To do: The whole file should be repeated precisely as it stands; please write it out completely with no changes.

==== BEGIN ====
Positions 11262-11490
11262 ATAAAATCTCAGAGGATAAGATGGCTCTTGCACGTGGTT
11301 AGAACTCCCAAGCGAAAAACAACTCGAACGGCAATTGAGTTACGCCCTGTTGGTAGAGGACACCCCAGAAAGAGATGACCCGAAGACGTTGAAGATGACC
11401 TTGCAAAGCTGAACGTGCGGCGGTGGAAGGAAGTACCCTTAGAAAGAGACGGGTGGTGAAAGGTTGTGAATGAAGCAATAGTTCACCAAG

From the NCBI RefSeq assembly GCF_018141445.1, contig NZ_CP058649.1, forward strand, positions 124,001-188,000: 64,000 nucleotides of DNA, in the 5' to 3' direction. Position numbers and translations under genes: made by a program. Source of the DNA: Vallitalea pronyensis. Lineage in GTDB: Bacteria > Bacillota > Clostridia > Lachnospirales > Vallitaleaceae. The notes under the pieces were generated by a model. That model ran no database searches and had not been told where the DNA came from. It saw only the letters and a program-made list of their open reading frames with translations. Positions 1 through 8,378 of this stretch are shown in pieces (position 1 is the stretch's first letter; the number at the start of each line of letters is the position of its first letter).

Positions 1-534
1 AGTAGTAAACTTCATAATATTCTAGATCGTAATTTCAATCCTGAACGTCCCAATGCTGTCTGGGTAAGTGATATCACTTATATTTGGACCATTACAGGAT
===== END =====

Positions 11262-11490
11262 ATAAAATCTCAGAGGATAAGATGGCTCTTGCACGTGGTT
11301 AGAACTCCCAAGCGAAAAACAACTCGAACGGCAATTGAGTTACGCCCTGTTGGTAGAGGACACCCCAGAAAGAGATGACCCGAAGACGTTGAAGATGACC
11401 TTGCAAAGCTGAACGTGCGGCGGTGGAAGGAAGTACCCTTAGAAAGAGACGGGTGGTGAAAGGTTGTGAATGAAGCAATAGTTCACCAAG

From the NCBI RefSeq assembly GCF_018141445.1, contig NZ_CP058649.1, forward strand, positions 124,001-188,000: 64,000 nucleotides of DNA, in the 5' to 3' direction. Position numbers and translations under genes: made by a program. Source of the DNA: Vallitalea pronyensis. Lineage in GTDB: Bacteria > Bacillota > Clostridia > Lachnospirales > Vallitaleaceae. The notes under the pieces were generated by a model. That model ran no database searches and had not been told where the DNA came from. It saw only the letters and a program-made list of their open reading frames with translations. Positions 1 through 8,378 of this stretch are shown in pieces (position 1 is the stretch's first letter; the number at the start of each line of letters is the position of its first letter).

Positions 1-534
1 AGTAGTAAACTTCATAATATTCTAGATCGTAATTTCAATCCTGAACGTCCCAATGCTGTCTGGGTAAGTGATATCACTTATATTTGGACCATTACAGGAT